lated leaves completely unaddressed the question of such. small
communities are to relate to one another. Frequently, the ideal projects a
level of self-sufficiency and decentralization which suggests that propo-
nents envision few relations among the decentralized communities except
.00. of friendly visits. But surely it is unrealistic to assume that such
cooununities need not engage in extensive relations of ex-
change of resources, goods, and culture. Even if one accepts the notion
that a radical restructuring of society in the direction of a just and humane
society entails people living in small democratically organized units of
work and neighborhood, this has not addressed the important political
question: How will the relations among these communities be organized
so as to foster justice and prevent domination? When we raise this political
question the philosophical and practical importance of mediation re-
emerges . Once agai n. politics must be conceived as a relationship of
strangers who do not understand one another in a subjective and immediate
sense, relating across time and distance.
City Life and the Politics of Difference
l have claimed that radical politics must begin from historical givens
and conceive radical change not as the negation of the given but rather as
making something good from many elements of the given. The city, as a
vastly populated area with large-scale industry and places of mass assem-
bly, is for us a historical given, and radical politics must begin from the
existence of modem urban life. The material surroundings and structures
available to us define and presuppose urban relationships. The very size
of populations in our society and most other nations of the world, coupled
with a continuing sense of national or ethnic identity with millions of other
people, all support the conclusion that a vision of dismantling the city is
hopelessly utopian.
Starting from the given of modem urban life is not simply necessary,
moreover, it is desirable. Even for many of those who decry the alienation,
massification, and bureaucratization of capitalist patriarchal society, city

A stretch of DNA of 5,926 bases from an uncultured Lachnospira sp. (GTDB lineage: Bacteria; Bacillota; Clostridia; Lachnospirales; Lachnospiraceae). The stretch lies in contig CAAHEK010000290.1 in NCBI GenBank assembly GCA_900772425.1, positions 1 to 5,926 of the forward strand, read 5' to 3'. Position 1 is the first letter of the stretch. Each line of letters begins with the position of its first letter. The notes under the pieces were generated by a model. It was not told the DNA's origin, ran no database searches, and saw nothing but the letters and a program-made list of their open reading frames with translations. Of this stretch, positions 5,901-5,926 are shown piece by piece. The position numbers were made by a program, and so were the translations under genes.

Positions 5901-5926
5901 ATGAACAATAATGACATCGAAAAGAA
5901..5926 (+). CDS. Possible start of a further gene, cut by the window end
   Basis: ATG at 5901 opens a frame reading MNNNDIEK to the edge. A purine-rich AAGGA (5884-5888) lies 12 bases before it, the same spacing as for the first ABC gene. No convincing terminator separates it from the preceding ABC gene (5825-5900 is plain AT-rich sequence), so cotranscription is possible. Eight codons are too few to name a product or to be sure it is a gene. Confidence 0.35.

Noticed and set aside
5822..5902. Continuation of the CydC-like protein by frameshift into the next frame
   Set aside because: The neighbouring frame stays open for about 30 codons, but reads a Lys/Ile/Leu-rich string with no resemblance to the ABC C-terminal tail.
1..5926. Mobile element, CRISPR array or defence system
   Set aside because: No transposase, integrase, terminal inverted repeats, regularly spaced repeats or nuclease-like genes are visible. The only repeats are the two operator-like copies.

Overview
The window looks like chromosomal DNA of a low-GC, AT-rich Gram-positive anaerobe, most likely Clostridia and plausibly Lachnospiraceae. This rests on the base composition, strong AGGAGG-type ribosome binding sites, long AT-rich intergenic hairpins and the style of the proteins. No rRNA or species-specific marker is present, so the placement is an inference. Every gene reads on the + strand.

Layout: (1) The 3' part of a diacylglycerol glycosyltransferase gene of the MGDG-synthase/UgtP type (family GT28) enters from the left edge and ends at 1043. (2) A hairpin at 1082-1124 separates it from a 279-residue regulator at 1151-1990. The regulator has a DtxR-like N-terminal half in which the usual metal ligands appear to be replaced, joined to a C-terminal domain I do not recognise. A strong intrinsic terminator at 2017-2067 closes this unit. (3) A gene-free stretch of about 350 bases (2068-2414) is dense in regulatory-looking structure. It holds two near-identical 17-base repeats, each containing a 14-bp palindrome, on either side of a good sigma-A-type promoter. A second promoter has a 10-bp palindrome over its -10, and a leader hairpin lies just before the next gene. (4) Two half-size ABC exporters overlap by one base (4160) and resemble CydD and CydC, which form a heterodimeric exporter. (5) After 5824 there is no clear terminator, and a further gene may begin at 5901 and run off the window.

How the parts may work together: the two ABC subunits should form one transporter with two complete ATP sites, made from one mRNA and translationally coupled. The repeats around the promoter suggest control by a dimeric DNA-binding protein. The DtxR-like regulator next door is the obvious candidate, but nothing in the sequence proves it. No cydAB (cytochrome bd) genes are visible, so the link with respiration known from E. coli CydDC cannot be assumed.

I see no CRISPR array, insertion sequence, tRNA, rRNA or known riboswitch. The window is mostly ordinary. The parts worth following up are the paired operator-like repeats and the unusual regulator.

life exerts a powerful attraction. Modem literature, art, and film have
celebrated city life, its energy, cultural diversity, technological complex-
ity, and the multiplicity of its activities. Even many of the most staunch
proponents of decentralized community love to show visiting friends
ar?un? the Boston or San Francisco or New York in which they live,
chmbmg .up towers to see the glitter _of lights and sampling the fare at the
best ethmc restaurants. For many people deemed deviant in the closeness
of the community in which they lived, whether .. independent"
women or socJahsts or gay men and lesbians, the city has often offered
a welcome anonymity and some measure of freedom.
31
To be sure the
possibilities of capitalist cities have been fraught with
gu1ty.
Yet, .suggest of .the ideal of community, we begin from
our pos1!1ye of city hfe form a vision of the good society.
Our poht1cal ideal .1s the city. In sketching this ideal, I
assume some matenal premises. We will assume a productivity level in
318 I Iris Marion Young
the society that can meet everyone's needs, and a physical urban environ-
ment that is cleaned up and renovated. We will assume, too, that everyone
who can work has meaningful work and those who cannot are provided
for with dignity. In sketching this ideal of ci ty life, I am concerned to
describe the city as a kind of relationship of people to one another, to their
own history and one another's hi story. Thus, by "city" I am not referring
only to those huge metropolises that we call cities in the United States.
The kinds of relationship I describe obtain also ideall y in those places we
call towns, where perhaps 10,000 or 20,000 people live.
As a process of people's relating to one another, city li fe embodies
difference in all the senses I have discussed in this chapter. The city
obviously exhibits the temporal and spatial distancing and differentiation
that I have argued, the ideal of community seeks to collapse. On the face
of the city environment lies its history and the history of the individuals
and groups that have dwelt within it. Such physical historicity, as well as
the functions and groups that live in the city at any given time, create its
spatial differentiation. The city as a network and sedimentation of dis-
cretely understood places, such as particular buildings, parks, neighbor-
hoods, and as a physical environment offers changes and surprises in
transition from one place to another.
The temporal and spatial differentiation that mark the physical environ-
ment of the city produce an experience of aesthetic inexhaustibility. Build-
ings, squares, the twists and turns of streets and alleys offer an inexhaust-